Exploring the FY09 Omnibus

February 26th, 2009

Posted by: admin

While it might be overshadowed by the Obama Administration’s proposed FY 2010 budget, the House recently passed an omnibus bill to cover the rest of the current fiscal year’s budget.  The funding for most agencies this year is set to end late next week under the terms of the current continuing resolution.  The American Institute of Physics has been releasing breakdowns of the omnibus for various science and technology agencies, you can read them online (start with number 19).  You may notice that the final FY 2009 numbers for some agencies, or some components of agencies, show a decline from the Bush Administration’s requested FY 2009 amounts.  While it would be easy to chalk this up to the ongoing epic fail of non-biomedical science advocates to successfully persuade appropriators for increases, there are points worth noting:

The continuing resolution was based on fiscal year 2008 levels.  Whenever a continuing resolution has been enacted to keep the government funded (and sadly, there’s plenty of examples from which to form patterns), the funding levels have either stayed with the previous fiscal year (wiping out any increases, and forestalling any cuts) or allowed for modest across the board increases or decreases.  For those agencies trying to plan on the basis of laws authorizing year to year funding increases, this is particularly frustrating.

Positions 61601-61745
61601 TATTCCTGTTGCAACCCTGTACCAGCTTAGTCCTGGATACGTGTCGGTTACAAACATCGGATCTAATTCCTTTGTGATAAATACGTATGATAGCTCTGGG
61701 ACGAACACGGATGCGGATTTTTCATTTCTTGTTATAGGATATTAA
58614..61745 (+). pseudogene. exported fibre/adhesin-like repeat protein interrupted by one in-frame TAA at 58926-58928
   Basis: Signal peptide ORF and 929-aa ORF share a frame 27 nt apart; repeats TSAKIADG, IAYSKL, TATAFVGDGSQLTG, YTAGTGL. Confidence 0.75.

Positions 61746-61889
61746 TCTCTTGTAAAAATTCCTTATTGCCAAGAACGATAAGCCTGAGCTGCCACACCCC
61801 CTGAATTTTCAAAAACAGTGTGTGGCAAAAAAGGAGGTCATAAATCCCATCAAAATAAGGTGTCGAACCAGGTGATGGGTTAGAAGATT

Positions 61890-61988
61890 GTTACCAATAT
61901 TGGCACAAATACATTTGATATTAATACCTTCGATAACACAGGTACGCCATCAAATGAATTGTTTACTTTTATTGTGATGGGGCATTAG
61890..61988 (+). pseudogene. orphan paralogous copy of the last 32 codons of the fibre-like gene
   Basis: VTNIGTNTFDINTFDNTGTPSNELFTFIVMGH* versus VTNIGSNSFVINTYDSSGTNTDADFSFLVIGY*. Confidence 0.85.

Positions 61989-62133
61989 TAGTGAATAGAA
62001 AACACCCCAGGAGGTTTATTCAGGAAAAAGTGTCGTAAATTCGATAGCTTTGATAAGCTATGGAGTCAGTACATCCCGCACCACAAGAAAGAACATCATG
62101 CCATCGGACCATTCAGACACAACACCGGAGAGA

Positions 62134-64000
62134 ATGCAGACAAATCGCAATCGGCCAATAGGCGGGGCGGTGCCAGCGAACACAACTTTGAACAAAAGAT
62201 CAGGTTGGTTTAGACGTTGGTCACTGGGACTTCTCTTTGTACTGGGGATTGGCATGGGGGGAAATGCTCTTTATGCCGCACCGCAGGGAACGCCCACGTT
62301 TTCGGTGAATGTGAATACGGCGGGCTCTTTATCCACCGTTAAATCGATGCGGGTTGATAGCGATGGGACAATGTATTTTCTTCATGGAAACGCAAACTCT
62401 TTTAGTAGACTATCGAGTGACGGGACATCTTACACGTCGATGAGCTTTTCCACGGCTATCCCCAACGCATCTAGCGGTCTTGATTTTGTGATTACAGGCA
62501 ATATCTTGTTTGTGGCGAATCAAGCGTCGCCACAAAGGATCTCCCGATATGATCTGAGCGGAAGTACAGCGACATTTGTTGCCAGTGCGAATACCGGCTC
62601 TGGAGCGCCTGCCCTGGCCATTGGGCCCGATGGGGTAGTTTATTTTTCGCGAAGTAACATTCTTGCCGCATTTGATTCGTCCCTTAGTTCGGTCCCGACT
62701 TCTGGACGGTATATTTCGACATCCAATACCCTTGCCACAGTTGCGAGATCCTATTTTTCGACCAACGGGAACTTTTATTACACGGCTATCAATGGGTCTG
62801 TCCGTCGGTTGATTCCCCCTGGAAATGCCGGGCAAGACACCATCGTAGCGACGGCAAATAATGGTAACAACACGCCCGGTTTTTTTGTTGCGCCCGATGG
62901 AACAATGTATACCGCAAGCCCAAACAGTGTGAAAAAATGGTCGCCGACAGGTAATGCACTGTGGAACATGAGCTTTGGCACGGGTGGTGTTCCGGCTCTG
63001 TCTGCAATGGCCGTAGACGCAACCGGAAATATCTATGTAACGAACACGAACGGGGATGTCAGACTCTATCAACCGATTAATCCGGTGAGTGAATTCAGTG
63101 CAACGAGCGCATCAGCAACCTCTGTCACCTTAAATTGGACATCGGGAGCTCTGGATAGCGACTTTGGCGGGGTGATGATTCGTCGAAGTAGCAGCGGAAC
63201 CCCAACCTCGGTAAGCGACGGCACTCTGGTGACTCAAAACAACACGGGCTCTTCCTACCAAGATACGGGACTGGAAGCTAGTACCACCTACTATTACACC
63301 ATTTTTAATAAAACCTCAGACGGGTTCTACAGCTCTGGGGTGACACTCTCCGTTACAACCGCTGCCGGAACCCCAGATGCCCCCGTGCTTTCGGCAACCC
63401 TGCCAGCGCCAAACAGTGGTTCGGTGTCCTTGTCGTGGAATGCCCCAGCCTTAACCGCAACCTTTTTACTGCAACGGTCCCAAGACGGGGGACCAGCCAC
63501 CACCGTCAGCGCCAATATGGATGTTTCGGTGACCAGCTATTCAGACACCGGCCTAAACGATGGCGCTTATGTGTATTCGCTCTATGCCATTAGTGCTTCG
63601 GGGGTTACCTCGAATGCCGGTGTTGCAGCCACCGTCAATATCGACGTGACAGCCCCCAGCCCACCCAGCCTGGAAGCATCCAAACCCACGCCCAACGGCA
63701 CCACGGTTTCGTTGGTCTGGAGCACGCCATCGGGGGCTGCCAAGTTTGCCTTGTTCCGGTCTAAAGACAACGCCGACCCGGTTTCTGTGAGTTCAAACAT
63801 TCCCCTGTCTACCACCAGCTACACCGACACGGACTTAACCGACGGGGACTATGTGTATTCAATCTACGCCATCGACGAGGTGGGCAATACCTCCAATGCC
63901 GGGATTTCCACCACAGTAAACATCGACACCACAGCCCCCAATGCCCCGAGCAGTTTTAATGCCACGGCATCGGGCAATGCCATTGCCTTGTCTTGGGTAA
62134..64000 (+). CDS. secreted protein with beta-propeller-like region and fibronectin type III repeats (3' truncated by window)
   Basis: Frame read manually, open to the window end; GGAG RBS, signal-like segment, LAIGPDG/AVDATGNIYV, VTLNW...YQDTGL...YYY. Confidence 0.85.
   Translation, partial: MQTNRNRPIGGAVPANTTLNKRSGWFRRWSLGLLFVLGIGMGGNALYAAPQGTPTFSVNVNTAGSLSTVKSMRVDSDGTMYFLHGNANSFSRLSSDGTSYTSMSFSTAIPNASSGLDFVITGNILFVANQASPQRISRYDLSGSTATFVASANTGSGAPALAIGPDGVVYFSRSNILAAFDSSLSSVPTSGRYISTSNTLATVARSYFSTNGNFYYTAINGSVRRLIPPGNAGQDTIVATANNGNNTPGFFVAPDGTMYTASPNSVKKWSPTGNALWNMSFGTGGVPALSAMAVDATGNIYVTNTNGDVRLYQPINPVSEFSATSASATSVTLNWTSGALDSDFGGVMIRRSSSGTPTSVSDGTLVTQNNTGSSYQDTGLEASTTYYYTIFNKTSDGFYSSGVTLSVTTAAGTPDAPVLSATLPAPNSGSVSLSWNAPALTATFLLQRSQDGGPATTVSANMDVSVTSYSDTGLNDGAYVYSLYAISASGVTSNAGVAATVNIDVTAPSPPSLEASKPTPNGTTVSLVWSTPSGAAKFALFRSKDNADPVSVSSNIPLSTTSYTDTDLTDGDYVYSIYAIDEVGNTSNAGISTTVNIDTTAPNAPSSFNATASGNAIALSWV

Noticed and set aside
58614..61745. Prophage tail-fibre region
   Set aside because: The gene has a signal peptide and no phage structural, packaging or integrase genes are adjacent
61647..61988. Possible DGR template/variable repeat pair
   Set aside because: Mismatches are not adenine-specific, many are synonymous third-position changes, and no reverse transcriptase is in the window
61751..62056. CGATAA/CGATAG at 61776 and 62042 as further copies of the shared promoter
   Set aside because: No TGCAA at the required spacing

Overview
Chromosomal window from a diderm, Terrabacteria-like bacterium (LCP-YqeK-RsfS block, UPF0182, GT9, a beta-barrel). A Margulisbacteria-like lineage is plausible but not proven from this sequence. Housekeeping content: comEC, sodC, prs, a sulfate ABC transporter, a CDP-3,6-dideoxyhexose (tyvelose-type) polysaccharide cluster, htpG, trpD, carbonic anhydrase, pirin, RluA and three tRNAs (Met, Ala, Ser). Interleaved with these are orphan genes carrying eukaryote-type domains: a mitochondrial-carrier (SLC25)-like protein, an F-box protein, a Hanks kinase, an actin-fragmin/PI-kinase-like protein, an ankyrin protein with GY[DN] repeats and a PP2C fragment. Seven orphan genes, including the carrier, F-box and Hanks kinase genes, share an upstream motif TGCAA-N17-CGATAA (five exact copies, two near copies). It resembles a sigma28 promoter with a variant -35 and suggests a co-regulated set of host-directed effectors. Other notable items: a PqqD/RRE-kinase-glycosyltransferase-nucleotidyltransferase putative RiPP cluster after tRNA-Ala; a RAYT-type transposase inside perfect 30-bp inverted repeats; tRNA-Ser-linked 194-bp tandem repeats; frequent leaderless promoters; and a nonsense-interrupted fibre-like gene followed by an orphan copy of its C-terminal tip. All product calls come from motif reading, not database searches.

The Stimulus.  While I can’t pinpoint explicit declarations to this, it seems unlikely that the final numbers for the FY 2009 Omnibus won’t be (or haven’t been) affected by funding appropriated in the stimulus legislation.  This is one of many reasons why I think a more comprehensive advocacy strategy might suit science funding advocates better – no one budget is really handled in isolation, yet many of the appeals I see appear to act that way.

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